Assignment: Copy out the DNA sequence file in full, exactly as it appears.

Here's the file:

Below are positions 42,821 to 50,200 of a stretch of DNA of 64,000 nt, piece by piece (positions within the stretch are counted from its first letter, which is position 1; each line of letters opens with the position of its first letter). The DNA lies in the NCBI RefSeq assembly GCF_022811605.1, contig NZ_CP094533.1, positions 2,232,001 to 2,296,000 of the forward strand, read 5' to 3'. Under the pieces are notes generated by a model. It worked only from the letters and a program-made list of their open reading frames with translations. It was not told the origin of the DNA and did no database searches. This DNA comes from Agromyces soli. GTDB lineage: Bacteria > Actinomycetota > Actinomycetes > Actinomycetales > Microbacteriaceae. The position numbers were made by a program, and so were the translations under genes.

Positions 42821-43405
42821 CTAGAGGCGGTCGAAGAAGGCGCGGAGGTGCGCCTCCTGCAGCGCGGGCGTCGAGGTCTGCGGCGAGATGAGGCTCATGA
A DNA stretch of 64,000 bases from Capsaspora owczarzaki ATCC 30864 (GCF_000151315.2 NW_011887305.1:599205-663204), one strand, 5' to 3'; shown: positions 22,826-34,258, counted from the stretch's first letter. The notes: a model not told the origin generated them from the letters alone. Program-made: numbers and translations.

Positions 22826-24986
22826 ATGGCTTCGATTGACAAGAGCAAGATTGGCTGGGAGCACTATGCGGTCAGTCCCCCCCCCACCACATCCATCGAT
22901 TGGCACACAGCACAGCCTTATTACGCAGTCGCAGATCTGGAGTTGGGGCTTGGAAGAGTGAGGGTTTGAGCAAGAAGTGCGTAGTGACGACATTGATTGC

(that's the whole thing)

Below are positions 42,821 to 50,200 of a stretch of DNA of 64,000 nt, piece by piece (positions within the stretch are counted from its first letter, which is position 1; each line of letters opens with the position of its first letter). The DNA lies in the NCBI RefSeq assembly GCF_022811605.1, contig NZ_CP094533.1, positions 2,232,001 to 2,296,000 of the forward strand, read 5' to 3'. Under the pieces are notes generated by a model. It worked only from the letters and a program-made list of their open reading frames with translations. It was not told the origin of the DNA and did no database searches. This DNA comes from Agromyces soli. GTDB lineage: Bacteria > Actinomycetota > Actinomycetes > Actinomycetales > Microbacteriaceae. The position numbers were made by a program, and so were the translations under genes.

Positions 42821-43405
42821 CTAGAGGCGGTCGAAGAAGGCGCGGAGGTGCGCCTCCTGCAGCGCGGGCGTCGAGGTCTGCGGCGAGATGAGGCTCATGA
A DNA stretch of 64,000 bases from Capsaspora owczarzaki ATCC 30864 (GCF_000151315.2 NW_011887305.1:599205-663204), one strand, 5' to 3'; shown: positions 22,826-34,258, counted from the stretch's first letter. The notes: a model not told the origin generated them from the letters alone. Program-made: numbers and translations.

Positions 22826-24986
22826 ATGGCTTCGATTGACAAGAGCAAGATTGGCTGGGAGCACTATGCGGTCAGTCCCCCCCCCACCACATCCATCGAT
22901 TGGCACACAGCACAGCCTTATTACGCAGTCGCAGATCTGGAGTTGGGGCTTGGAAGAGTGAGGGTTTGAGCAAGAAGTGCGTAGTGACGACATTGATTGC